- Windows 2008 R2 or 2012 (it crashes on 2012 R2)
- 8GB of RAM

Seriously, you can implement the same functionality with expect, curl, grep and awk, and it would run on a 386.

You should put this on the DailyWTF, i'm sure someone over there can spat out a oneliner in linux. Hell, even windows powershell or ubuntu under windows can probably do this at a fraction of the resources, when for some unfathomable reason they can't install a VM or a dedicated Linux box.
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Re: Windows for serious business

Unread postby Shiunbird » Tue Jul 11, 2017 7:24 am

dexter1 wrote:You should put this on the DailyWTF, i'm sure someone over there can spat out a oneliner in linux. Hell, even windows powershell or ubuntu under windows can probably do this at a fraction of the resources, when for some unfathomable reason they can't install a VM or a dedicated Linux box.


I DID spat a 4-liner for that (I need to output results to a log, it's an internal requirement), but "WE PAY FOR VENDOR SUPPORT, SO WE SHOULD DO THE SUPPORTED THING."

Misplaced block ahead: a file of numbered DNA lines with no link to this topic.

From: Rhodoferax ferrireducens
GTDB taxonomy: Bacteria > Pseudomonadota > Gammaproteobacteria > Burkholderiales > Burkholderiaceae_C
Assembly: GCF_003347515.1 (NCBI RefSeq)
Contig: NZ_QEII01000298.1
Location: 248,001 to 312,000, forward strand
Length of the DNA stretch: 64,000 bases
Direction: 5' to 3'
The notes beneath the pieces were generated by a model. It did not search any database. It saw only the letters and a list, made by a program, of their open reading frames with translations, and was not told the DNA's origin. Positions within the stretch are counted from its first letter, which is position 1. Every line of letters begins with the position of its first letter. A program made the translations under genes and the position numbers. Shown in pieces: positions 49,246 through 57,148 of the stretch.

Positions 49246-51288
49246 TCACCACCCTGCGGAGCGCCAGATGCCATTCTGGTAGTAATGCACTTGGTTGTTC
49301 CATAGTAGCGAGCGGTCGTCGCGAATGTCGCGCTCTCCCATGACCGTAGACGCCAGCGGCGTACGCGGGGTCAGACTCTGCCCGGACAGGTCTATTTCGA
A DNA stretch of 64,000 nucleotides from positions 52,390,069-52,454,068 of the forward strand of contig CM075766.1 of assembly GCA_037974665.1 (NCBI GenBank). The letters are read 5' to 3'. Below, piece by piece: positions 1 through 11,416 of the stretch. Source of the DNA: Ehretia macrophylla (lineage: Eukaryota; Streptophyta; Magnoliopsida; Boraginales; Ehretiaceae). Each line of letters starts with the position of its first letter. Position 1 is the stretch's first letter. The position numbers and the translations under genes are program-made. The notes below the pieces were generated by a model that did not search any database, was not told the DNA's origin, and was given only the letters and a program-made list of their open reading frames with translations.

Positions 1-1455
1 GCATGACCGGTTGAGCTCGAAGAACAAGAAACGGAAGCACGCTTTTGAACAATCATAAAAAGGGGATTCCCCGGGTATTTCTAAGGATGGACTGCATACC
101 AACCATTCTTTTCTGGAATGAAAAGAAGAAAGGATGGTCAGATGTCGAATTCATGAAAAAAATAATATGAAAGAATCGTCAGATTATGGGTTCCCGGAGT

Last week, I had to schedule a weekend activity and get approval to move this damned application from one Windows VM in one datacenter to another.

First of all, the vendor didn't properly document it, so I struggled with it crashing until I found out I needed a very specific Java version for it. After finding a colleague who had the Oracle account, I managed to download it.

Then, ok, I had the application running on both old and new machines. It runs as a Windows service, so I told my boss... "ok, I've already tested it on the weekend, can I just stop the service on the old VM and run it on the new?"